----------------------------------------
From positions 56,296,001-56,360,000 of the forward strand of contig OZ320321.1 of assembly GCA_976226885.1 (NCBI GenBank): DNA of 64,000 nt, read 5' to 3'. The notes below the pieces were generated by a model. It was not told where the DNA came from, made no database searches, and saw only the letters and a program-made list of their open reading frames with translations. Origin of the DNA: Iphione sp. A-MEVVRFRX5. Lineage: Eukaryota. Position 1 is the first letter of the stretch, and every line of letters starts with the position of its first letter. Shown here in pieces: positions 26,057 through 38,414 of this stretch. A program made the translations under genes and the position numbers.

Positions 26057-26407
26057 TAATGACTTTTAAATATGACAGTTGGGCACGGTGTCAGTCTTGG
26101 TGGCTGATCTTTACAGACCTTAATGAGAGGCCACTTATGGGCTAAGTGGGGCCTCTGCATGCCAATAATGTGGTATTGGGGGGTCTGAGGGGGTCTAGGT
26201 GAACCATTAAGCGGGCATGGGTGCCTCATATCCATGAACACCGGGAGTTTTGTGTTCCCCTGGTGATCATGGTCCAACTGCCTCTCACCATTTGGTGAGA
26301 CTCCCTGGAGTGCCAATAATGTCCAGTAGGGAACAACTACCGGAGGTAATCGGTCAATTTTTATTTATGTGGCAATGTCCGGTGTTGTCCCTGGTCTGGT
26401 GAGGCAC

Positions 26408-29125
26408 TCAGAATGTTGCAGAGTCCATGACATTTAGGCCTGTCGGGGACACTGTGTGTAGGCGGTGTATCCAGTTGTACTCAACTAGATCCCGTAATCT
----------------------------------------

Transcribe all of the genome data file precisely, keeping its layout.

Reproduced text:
From positions 56,296,001-56,360,000 of the forward strand of contig OZ320321.1 of assembly GCA_976226885.1 (NCBI GenBank): DNA of 64,000 nt, read 5' to 3'. The notes below the pieces were generated by a model. It was not told where the DNA came from, made no database searches, and saw only the letters and a program-made list of their open reading frames with translations. Origin of the DNA: Iphione sp. A-MEVVRFRX5. Lineage: Eukaryota. Position 1 is the first letter of the stretch, and every line of letters starts with the position of its first letter. Shown here in pieces: positions 26,057 through 38,414 of this stretch. A program made the translations under genes and the position numbers.

Positions 26057-26407
26057 TAATGACTTTTAAATATGACAGTTGGGCACGGTGTCAGTCTTGG
26101 TGGCTGATCTTTACAGACCTTAATGAGAGGCCACTTATGGGCTAAGTGGGGCCTCTGCATGCCAATAATGTGGTATTGGGGGGTCTGAGGGGGTCTAGGT
26201 GAACCATTAAGCGGGCATGGGTGCCTCATATCCATGAACACCGGGAGTTTTGTGTTCCCCTGGTGATCATGGTCCAACTGCCTCTCACCATTTGGTGAGA
26301 CTCCCTGGAGTGCCAATAATGTCCAGTAGGGAACAACTACCGGAGGTAATCGGTCAATTTTTATTTATGTGGCAATGTCCGGTGTTGTCCCTGGTCTGGT
26401 GAGGCAC

Positions 26408-29125
26408 TCAGAATGTTGCAGAGTCCATGACATTTAGGCCTGTCGGGGACACTGTGTGTAGGCGGTGTATCCAGTTGTACTCAACTAGATCCCGTAATCT